What is the motivation for creating a Welcome Kit? The idea behind a gift like the one pictured above is simple: create a tangible symbol that not only represents the qualities of the company itself, but sets the tone for a successful partnership going forward. In the case of Ogilvy Mather’s box, the quality of the presentation, its organization and careful selection of objects sends a nuanced, detailed message about the company culture, its processes, its expectations and its overall philosophy. While there is great value in taking a new hire aside to say “Welcome,” the addition of a concrete marker can create a lasting, positive impression. So whether your company has a shoe string budget or one where the sky is the limit, the principle of the new hire kit is the same: keep it simple, make it relevant and execute it perfectly. Below are a few suggestions gleaned from 30 years of creating programs and products that bond individuals to a brand: It’s all about the “Blue Box.” The lion’s share of Tiffany’s sales take place at a price point below $100. However, the company’s little blue box is its real hero. Tiffany has been so successful with its branding that it almost doesn’t matter what’s inside. The takeaway: packaging and presentation is key. Contents should be artfully assembled with products that have been flawlessly decorated and presented. Gifts that are branded and personalized show planning and are always appreciated, no matter how small. Products that are useful and remain at the office work best. Printed collateral with facts, maps, tips and important company contact information is...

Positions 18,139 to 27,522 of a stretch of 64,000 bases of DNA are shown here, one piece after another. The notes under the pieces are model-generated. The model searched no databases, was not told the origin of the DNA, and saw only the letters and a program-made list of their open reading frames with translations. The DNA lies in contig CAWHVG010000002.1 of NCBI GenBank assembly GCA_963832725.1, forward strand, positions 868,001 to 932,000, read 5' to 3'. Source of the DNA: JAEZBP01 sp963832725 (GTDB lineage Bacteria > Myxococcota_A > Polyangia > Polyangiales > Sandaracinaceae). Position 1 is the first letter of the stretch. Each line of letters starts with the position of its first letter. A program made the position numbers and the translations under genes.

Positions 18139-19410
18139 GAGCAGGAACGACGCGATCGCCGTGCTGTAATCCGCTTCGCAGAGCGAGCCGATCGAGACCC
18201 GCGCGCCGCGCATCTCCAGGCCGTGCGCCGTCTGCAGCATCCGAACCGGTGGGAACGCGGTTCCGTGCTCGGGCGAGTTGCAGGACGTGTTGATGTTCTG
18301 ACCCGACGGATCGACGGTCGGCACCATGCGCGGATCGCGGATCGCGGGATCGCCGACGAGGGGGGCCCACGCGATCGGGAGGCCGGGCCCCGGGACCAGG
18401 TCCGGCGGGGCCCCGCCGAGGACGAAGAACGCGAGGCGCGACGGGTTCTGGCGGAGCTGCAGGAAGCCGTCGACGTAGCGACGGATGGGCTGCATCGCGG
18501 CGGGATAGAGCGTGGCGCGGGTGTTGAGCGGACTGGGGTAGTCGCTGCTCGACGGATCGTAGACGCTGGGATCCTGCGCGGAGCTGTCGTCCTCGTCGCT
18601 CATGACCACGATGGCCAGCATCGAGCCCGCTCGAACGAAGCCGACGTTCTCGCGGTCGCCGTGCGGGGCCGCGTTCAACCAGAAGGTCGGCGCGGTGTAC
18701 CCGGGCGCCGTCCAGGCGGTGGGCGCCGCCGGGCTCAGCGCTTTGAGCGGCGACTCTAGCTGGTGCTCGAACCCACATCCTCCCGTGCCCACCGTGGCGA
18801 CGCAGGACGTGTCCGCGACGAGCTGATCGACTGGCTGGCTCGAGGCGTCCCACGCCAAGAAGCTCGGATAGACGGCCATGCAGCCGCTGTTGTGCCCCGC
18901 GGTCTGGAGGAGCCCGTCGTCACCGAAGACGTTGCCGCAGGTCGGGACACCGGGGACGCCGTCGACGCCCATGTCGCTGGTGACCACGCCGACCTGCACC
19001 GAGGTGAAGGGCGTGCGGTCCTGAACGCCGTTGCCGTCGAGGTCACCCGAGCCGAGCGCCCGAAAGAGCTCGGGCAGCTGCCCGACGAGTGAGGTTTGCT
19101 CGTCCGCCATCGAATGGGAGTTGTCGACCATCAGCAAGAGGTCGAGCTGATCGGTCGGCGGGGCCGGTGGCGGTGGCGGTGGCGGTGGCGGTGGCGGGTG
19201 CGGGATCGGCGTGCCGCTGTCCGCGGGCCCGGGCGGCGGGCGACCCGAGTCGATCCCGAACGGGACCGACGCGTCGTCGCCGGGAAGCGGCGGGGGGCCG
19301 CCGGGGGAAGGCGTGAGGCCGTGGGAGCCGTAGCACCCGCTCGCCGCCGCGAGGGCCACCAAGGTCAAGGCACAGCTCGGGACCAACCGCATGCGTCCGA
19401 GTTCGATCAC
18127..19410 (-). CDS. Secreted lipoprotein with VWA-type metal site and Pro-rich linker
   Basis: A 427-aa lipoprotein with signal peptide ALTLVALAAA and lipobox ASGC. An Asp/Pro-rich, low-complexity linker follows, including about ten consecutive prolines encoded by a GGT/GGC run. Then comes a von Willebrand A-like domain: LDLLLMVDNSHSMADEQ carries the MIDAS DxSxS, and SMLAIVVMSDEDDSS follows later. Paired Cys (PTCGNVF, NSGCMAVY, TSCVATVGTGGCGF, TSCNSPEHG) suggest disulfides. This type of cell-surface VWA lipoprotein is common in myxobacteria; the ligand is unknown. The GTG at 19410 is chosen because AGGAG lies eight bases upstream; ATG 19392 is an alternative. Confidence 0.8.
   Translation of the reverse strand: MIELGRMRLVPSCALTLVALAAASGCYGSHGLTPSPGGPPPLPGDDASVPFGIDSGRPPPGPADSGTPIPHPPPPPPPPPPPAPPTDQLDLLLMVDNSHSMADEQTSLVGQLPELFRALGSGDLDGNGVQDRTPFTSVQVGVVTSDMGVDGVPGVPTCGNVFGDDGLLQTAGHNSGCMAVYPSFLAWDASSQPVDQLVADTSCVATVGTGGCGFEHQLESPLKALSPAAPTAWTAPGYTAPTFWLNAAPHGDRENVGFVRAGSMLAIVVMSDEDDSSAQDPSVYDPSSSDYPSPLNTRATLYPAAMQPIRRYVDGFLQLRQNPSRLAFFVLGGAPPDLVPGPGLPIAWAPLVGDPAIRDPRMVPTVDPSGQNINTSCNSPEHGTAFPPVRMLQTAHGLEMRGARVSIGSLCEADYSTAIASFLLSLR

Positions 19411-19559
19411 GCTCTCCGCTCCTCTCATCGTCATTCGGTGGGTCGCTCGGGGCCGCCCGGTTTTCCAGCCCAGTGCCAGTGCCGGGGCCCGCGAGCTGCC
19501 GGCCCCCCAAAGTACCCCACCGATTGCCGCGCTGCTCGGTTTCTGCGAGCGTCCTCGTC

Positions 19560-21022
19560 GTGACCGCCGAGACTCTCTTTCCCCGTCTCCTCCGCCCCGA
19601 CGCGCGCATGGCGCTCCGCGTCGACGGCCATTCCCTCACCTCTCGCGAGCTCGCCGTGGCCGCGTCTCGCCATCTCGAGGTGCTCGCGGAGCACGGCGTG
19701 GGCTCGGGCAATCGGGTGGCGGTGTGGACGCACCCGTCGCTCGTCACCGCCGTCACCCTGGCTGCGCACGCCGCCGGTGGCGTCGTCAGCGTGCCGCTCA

The idea behind a gift like the one pictured above is simple: create a tangible symbol that not only represents the qualities of the company itself, but sets the tone for a successful partnership going forward. In the case of Ogilvy Mather’s box, the quality of the presentation, its organization and careful selection of objects sends a nuanced, detailed message about the company culture, its processes, its expectations and its overall philosophy. While there is great value in taking a new hire aside to say “Welcome,” the addition of a concrete marker can create a lasting, positive impression.